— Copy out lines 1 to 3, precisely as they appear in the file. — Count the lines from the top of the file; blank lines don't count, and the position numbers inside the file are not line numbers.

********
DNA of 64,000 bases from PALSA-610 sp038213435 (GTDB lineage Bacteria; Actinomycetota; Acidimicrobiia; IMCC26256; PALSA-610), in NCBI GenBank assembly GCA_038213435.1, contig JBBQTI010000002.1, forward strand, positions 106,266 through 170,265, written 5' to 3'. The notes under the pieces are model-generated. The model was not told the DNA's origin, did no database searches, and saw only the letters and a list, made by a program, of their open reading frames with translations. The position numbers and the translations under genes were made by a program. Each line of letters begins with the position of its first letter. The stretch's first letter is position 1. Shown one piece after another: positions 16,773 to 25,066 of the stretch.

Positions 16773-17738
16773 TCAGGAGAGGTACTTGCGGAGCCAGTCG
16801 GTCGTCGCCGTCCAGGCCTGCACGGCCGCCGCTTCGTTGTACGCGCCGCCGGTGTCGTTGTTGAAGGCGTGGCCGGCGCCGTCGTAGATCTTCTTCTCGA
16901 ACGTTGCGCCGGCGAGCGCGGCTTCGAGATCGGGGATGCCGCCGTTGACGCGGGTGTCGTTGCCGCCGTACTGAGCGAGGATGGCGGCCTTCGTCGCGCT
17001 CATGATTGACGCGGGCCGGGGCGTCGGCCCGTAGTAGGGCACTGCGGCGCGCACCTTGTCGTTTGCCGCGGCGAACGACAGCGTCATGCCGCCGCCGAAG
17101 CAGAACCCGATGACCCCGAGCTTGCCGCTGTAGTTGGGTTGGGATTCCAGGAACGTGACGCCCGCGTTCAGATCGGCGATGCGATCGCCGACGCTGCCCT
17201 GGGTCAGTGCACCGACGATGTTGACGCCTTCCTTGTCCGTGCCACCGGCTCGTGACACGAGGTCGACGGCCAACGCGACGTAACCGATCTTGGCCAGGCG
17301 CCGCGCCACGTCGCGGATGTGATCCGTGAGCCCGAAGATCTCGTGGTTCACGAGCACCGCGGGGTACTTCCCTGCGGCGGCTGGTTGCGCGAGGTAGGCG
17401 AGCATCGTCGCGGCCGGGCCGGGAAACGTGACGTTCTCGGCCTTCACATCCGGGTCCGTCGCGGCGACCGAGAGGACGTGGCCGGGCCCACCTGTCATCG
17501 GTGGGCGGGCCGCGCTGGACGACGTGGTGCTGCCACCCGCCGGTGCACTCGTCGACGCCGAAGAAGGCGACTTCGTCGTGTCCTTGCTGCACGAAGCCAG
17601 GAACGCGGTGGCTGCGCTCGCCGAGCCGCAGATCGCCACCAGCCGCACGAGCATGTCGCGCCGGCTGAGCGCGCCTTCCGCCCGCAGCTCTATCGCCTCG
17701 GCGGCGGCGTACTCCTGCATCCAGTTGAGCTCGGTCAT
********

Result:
DNA of 64,000 bases from PALSA-610 sp038213435 (GTDB lineage Bacteria; Actinomycetota; Acidimicrobiia; IMCC26256; PALSA-610), in NCBI GenBank assembly GCA_038213435.1, contig JBBQTI010000002.1, forward strand, positions 106,266 through 170,265, written 5' to 3'. The notes under the pieces are model-generated. The model was not told the DNA's origin, did no database searches, and saw only the letters and a list, made by a program, of their open reading frames with translations. The position numbers and the translations under genes were made by a program. Each line of letters begins with the position of its first letter. The stretch's first letter is position 1. Shown one piece after another: positions 16,773 to 25,066 of the stretch.

Positions 16773-17738
16773 TCAGGAGAGGTACTTGCGGAGCCAGTCG